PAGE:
I told you that Roger had no stars to give when it came to this film and said it was jaw-droppingly bad. Well, those are some of the nicer comments compared to his full length review of the movie.  Not only did he say the movie wasn’t funny, he further dismissed the failed humor by saying:

“There is a thin line between satire and offensiveness, and this crosses it.”

Though he did say that Martin Landau’s performance was decent, the only one in the movie, he said that it was almost as if he were acting for another role. Ebert said the emotions Landau was trying to evoke were not suited for this film. Yikes. But that’s not the worst of it. He concluded his review with this sentiment.

“My guess is that African Americans will be offended by the movie, and whites will be embarrassed. The movie will bring us all together, I imagine, in paralyzing boredom.”

Ok, I can see why some blacks might be offended–even though I wasn’t– but what I don’t understand is why whites would find themselves embarrassed, that is if they had any interest in seeing the film at all. Hmm. Beats me.


How BAPS Helped

Maybe I’m the only one late to the party, but I did not know that after her divorce from David Justice Halle Berry tried to take her own life. Well, she did. Some of you might remember her describing that story on Oprah. But before she went into those details she described how being on the set of B.A.P.S, acting crazy and laughing, actually served as a type of therapy for her.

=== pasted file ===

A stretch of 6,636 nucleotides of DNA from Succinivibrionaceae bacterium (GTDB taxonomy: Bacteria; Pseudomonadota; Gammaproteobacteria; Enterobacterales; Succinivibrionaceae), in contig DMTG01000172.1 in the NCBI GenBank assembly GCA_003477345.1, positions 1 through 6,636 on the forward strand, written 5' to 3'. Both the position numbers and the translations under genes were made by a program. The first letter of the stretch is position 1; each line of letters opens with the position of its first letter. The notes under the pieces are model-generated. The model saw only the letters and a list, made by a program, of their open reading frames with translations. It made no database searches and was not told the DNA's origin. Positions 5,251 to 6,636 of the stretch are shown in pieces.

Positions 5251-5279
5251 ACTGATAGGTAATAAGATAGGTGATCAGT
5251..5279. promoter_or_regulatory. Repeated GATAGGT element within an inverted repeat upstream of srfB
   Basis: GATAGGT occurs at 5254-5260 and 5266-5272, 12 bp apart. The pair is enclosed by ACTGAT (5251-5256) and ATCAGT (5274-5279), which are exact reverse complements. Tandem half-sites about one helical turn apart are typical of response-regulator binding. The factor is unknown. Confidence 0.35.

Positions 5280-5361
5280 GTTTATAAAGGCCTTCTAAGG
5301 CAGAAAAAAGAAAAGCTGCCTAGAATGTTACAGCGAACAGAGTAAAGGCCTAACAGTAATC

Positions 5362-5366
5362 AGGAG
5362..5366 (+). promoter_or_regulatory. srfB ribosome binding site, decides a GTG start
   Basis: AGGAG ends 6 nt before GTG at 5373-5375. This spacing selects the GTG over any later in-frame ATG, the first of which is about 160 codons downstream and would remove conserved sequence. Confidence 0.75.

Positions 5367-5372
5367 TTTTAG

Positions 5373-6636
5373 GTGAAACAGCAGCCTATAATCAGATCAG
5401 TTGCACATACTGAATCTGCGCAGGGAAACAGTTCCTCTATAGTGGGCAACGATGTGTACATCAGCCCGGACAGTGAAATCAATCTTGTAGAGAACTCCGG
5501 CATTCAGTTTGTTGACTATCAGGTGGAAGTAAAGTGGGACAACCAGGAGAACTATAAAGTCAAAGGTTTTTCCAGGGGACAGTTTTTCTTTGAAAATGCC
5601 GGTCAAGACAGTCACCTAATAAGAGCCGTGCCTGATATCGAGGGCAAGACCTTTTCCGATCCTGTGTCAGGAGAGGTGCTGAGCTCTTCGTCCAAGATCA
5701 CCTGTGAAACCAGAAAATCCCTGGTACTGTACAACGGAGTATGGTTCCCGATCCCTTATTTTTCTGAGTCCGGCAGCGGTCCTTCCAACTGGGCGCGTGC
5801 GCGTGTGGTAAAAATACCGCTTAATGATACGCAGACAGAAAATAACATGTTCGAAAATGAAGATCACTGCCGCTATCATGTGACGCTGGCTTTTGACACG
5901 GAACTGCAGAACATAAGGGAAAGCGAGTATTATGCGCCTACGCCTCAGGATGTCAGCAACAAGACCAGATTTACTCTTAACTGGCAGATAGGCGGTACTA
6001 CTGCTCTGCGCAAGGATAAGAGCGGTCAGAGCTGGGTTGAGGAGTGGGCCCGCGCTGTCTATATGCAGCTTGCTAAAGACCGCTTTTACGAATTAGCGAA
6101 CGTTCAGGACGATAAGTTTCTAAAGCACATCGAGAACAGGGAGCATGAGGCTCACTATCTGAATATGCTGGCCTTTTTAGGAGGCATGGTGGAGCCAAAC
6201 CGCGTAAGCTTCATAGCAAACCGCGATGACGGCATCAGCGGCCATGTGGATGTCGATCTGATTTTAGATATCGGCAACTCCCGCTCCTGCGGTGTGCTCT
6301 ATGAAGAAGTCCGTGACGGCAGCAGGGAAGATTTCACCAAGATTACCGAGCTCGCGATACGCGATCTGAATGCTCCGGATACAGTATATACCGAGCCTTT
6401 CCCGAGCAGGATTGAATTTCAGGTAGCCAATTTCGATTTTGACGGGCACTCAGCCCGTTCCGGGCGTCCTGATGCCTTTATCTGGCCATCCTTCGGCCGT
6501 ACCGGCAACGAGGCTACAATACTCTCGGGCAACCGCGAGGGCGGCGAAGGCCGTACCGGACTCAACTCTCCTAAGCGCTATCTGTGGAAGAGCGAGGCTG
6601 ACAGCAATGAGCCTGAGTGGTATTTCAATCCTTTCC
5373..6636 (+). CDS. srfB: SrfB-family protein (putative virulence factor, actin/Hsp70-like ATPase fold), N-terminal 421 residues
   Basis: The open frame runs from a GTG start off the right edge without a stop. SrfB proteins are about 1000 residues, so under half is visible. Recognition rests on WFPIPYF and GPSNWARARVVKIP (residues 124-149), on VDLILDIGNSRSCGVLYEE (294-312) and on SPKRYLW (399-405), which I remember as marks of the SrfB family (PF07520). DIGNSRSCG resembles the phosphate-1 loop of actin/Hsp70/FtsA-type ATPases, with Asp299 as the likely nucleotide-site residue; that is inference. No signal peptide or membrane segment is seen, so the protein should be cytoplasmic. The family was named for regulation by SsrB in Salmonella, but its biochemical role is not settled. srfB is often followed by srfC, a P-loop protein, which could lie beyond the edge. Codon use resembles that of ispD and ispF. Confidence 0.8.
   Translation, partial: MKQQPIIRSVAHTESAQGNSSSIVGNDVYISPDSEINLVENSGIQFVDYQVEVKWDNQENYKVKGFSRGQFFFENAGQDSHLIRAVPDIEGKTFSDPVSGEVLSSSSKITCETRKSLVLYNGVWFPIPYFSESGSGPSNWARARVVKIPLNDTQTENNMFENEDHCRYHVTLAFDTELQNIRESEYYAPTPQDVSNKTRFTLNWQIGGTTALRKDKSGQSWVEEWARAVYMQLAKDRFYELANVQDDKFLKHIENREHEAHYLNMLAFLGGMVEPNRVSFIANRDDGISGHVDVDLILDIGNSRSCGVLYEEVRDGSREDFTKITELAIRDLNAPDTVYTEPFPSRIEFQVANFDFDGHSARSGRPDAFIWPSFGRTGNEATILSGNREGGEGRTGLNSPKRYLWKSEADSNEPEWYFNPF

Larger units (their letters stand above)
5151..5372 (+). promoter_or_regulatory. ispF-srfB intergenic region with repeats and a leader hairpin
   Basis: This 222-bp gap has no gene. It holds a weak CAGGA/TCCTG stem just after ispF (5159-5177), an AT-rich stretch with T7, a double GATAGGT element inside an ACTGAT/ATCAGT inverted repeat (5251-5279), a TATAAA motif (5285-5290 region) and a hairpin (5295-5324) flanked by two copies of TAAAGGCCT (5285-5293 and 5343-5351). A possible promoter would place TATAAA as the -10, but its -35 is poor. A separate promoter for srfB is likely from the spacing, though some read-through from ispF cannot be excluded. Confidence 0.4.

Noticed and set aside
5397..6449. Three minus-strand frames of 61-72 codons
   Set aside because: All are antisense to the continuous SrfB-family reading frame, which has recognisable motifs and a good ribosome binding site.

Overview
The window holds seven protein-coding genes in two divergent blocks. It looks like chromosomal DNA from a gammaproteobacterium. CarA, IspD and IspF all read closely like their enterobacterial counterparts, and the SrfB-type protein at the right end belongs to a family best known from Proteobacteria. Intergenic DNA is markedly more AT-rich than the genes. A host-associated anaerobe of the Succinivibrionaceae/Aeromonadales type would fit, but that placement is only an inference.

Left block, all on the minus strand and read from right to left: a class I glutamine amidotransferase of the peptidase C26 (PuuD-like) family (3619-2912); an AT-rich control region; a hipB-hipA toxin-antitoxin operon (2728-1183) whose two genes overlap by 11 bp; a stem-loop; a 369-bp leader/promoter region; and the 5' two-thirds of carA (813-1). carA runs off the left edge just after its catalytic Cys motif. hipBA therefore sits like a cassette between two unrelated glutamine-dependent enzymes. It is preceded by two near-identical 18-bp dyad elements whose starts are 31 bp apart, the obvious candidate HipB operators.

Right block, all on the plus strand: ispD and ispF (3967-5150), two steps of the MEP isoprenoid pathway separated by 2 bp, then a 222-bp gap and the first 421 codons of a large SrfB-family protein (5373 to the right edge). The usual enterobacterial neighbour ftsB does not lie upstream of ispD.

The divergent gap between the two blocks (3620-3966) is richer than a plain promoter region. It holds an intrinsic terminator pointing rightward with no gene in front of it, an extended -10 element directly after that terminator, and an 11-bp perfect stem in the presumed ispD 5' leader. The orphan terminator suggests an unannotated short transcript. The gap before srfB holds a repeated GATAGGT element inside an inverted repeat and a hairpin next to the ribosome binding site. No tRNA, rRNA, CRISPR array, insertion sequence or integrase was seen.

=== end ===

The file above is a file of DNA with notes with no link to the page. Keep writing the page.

“I thought that I wouldn’t be able to do it. I didn’t find anything funny at that time and it was really hard for me to laugh. And I thought how can I go and make fun of myself when my life seems so serious right now. Robert Townsend was the one that said this is the perfect time to do it because if you don’t you’re going to lose yourself and you’re just going to sit home and you’re going to be sad and you can’t do that to yourself. You have too much to give and too much to offer. You need to do this for you. After two weeks, it was the best medicine because I had to laugh and smile and just be a fool. And Robert was always there with smiles and laughs and a lot of  hugs all the time. It was the best medicine for probably the worst time of the ordeal that I’ve been going through.”

If no one else likes this movie, we can say that it helped to keep Halle going and that’s pretty powerful.